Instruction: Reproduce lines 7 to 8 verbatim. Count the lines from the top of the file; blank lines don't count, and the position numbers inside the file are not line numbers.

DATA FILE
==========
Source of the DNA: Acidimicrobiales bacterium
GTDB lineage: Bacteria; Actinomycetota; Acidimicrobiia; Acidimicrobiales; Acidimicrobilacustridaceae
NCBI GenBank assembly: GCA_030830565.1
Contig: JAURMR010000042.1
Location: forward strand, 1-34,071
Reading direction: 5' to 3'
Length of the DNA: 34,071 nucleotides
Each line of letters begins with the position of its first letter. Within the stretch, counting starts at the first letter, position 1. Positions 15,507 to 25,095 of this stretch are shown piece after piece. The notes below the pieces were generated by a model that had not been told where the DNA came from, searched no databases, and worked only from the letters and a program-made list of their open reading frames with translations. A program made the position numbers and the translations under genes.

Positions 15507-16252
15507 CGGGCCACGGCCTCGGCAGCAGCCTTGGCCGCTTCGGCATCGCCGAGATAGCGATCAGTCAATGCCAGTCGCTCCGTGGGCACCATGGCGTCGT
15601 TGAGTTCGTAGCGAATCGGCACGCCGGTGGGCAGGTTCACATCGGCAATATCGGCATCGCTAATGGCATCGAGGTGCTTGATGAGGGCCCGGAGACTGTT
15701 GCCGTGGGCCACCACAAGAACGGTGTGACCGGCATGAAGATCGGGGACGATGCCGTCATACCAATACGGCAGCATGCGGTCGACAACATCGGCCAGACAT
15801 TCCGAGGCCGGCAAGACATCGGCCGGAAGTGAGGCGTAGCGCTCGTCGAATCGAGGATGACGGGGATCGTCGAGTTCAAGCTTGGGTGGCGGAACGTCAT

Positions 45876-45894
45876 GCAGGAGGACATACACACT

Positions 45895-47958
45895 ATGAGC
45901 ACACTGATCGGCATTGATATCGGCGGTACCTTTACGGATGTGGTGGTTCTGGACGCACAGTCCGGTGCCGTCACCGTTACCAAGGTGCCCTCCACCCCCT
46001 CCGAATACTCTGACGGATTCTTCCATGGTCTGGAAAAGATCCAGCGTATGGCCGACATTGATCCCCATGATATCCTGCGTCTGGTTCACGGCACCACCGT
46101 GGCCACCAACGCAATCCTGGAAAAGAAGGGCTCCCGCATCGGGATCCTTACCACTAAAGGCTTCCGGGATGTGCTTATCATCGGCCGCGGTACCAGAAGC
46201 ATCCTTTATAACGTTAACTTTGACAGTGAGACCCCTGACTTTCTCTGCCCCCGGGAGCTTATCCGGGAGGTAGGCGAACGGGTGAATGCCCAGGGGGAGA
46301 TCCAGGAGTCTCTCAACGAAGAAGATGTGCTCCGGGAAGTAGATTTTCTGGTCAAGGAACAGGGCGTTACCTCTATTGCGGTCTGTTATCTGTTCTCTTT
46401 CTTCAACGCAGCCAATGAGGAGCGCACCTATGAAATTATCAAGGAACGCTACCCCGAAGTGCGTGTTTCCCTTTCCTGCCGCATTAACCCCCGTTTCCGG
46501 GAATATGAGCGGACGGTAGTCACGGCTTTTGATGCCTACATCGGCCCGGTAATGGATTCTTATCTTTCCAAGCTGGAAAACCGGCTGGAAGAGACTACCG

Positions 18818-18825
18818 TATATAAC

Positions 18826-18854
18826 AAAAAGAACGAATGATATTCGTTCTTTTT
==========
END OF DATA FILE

Length of the DNA: 34,071 nucleotides
Each line of letters begins with the position of its first letter. Within the stretch, counting starts at the first letter, position 1. Positions 15,507 to 25,095 of this stretch are shown piece after piece. The notes below the pieces were generated by a model that had not been told where the DNA came from, searched no databases, and worked only from the letters and a program-made list of their open reading frames with translations. A program made the position numbers and the translations under genes.